So why is Whitehall seizing up?

Benedict Brogan’s Daily Telegraph blog is always a good reminder of how far Cameron and his Liberal Democrat allies are mistrusted on the traditional Tory right. A piece yesterday repeats the usual line that Soapy Cameron threw away a commanding lead for his Party and failed to win an election that was his for the taking, and attacks what Brogan sees as a growing chaos in the Coalition Government.

In particular, he argues that Whitehall is seizing up:

Elsewhere, those familiar with the workings of Whitehall will tell you that, behind the scenes, the machinery of government is seizing up. For example, have you tried emailing or writing to a minister recently? Don’t bother. Government correspondence is in chaos. Some departments, such as education, appear to be on the verge of giving up trying to answer letters. Some ministers are refusing to sign correspondence put before them by officials because the content is frankly illiterate. Recently, an exasperated former minister turned up at the reception desk of a major department and demanded to see a minister’s private secretary after five emails went unacknowledged. I am told that Mr Cameron has asked a Tory peer to lead a discreet inquiry into why such an essential arm of government communication has ground to a halt.

Institutionally, the Prime Minister is still suffering the consequences of his speech in Cardiff a few weeks ago, when he described senior civil servants as the “enemies of enterprise”. The speech was a reflection of the frustration felt by Mr Cameron and those around him – in particular, his adviser Steve Hilton – at the slow pace of transformation. Whatever the justification, the aftermath has been disastrous. Senior officials who had been asked to slash budgets, sack staff, reverse previous policies and accept pay cuts have been told that they are the enemy. The relationship between Coalition and Civil Service has gone sour. Whitehall is close to working to rule, at a time when the Government is attempting extensive and ambitious reforms.

His solution is to reshuffle the Special Advisers and for the politicians to get a grip.  But isn’t it obvious that one reason why Whitehall is in trouble is the astonishing cull of civil servants (of whom I am one) that has quietly taken place over the last six months?  Some Departments are losing up to 40% of their staff, without any obvious reduction in the volume of work they are required to undertake, in a service that runs on unpaid overtime.  Those that remain have in many cases gone through a demoralising and effortful process of reapplying for their own jobs.  Those that remain face real pay cuts for two years and are having their pension entitlement – which is of course far less generous than the yellow press claims – attacked. And Cameron’s notorious attack on civil servants in his recent Cardiff speech to the faithful – branding them “enemies of enterprise” has only sharpened the anger and demoralisation.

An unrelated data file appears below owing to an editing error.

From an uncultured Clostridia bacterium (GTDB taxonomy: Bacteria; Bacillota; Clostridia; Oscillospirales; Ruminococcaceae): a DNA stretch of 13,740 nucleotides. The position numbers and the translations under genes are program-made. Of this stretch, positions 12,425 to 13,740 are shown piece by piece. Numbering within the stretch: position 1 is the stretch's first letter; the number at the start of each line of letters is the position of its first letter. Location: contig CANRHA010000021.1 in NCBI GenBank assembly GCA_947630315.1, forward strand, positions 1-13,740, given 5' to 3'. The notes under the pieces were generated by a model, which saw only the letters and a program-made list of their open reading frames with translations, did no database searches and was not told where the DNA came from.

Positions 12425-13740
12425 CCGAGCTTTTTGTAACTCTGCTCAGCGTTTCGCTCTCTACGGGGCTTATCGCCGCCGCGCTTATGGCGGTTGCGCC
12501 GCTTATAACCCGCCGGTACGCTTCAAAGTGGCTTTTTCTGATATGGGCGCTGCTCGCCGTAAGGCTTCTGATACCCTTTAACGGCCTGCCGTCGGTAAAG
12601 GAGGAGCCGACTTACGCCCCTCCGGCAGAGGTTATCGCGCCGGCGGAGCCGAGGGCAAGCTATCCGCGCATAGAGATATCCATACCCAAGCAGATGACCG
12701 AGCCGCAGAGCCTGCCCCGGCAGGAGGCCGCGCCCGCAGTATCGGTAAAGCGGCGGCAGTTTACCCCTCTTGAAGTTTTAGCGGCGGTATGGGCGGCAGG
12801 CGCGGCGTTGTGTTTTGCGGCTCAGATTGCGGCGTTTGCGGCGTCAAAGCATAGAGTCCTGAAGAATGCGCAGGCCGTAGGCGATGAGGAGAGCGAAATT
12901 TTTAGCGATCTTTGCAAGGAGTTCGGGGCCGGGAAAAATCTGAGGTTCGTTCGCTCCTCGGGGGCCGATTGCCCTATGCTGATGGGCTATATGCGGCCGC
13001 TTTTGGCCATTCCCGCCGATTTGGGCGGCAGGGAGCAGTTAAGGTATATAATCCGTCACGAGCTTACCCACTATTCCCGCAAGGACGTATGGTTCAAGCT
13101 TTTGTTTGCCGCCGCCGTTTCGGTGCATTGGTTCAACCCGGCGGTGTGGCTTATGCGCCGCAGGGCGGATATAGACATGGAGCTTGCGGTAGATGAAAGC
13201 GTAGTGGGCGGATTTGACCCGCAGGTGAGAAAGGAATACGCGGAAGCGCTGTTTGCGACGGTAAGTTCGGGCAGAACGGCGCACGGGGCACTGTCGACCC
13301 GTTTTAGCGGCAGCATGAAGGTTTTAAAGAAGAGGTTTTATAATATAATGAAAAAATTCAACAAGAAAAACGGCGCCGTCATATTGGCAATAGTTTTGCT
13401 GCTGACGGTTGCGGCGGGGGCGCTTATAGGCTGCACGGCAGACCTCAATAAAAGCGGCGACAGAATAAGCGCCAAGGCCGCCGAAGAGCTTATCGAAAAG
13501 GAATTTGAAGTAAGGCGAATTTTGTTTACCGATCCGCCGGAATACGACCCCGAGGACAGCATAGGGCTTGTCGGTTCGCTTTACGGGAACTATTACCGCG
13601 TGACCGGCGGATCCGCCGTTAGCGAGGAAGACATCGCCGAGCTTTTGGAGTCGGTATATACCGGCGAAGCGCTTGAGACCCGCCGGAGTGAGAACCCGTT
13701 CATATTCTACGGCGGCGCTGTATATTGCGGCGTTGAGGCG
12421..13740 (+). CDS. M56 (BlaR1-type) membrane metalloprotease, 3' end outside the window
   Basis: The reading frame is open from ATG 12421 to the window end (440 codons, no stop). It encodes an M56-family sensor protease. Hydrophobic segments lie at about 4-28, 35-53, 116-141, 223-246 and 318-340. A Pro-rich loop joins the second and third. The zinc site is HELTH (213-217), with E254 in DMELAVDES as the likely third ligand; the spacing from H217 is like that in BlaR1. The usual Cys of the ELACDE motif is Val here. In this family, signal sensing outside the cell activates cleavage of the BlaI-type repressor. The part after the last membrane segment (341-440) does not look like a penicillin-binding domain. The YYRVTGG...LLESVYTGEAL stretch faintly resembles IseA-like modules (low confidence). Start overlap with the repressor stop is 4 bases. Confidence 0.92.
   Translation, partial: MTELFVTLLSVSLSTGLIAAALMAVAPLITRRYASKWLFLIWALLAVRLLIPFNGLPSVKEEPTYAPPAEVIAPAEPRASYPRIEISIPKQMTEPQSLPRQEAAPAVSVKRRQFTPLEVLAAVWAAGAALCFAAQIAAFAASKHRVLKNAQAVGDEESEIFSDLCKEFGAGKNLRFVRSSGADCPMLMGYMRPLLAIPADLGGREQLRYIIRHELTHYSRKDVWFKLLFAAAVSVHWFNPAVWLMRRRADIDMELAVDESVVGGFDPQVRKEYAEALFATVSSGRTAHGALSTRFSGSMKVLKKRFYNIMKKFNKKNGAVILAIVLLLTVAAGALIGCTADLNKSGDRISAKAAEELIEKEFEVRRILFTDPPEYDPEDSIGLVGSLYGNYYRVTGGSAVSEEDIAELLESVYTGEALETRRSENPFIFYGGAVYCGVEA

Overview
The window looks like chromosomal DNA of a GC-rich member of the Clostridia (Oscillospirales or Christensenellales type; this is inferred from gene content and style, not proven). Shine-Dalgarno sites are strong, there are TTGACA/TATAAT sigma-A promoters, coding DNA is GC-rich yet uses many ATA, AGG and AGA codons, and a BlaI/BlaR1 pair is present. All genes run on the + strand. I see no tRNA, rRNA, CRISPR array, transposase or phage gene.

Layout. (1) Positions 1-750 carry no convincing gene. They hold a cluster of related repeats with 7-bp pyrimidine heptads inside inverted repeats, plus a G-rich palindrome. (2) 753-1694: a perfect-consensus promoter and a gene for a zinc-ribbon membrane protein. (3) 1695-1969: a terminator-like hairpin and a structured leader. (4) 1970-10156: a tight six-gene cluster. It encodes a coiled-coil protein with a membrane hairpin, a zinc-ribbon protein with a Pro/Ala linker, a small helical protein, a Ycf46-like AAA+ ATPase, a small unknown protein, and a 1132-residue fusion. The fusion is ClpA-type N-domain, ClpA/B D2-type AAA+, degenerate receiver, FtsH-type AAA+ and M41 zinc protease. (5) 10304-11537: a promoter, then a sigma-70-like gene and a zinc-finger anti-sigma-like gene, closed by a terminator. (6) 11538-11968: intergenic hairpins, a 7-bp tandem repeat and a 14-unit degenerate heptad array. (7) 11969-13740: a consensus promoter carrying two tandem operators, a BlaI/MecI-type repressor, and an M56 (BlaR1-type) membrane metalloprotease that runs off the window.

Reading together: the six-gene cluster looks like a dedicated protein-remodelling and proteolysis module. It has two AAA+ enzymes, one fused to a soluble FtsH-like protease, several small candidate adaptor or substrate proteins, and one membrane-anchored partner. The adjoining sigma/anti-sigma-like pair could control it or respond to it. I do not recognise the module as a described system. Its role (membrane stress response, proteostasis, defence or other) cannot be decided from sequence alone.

Cameron and Clegg like to claim that the private sector is an example of how to do things better.  But any CEO who ran his business the way that the Coalition of the Clueless runs Whitehall would be facing disaster.  It seems that loathing of the public sector runs so deep in the Tory psyche that they can’t help abusing the people they need to implement their programme. In this, as in so much else, the Government simply fails to square up to the job.

5 thoughts on “So why is Whitehall seizing up?

  1. DCMS – which is a small department – is facing a 50% cut. In others the total reduction has yet to be finalised, but is likely to be a bare minimum of 25% and some Departments have certainly considered 40% reductions. Some Government departments have of course been closed altogether – like the Central Office of Information or the Government Regional Office network

  2. Found this rather late but to offer a different perspective. My experience is that sadly the quality of people in the civil service at lower levels tends to vary from the excellent to the very poor. I’m a relative new comer but there has been a drop in the average abilities of people in given grades over the last 7 years. For reasons I don’t fully understand a lot of the very poor communicators end up in the specialist correspondence units and churn out rubbish, sometimes semi-literate, replies that then need to be changed by others as part of the “quality” assurance process. Some of this can be put down to lax management in siteu but fundamentally a lot of the people aren’t up to it which is an organisational level.

    Yes real terms pay decreases and fairly arbitrary cuts to staffing levels aren’t fun. However as someone in a big Whitehall department I’m actually rather happy that a process is underway to retain the best staff. And if I end up in the 40% in my area I’ll dust myself down and do a MBA with my payoff before moving onto pastures new. However what is not happening is any drop in my or my teams’ standards – in fact we’ve improved them and pretty much all of us are happy to be busy and working on new policies (even if I don’t personally agree with some of them). No-one at our level cares about Cameroon’s speech (most of my teams in fact have no idea it happened). What we do know is we have engaged motivated Ministers who tend to be a lot more civilised and less bullying than their Labour predecessors.

  3. Pingback: Is the Coalition simply bad at Government? « Notes from a Broken Society

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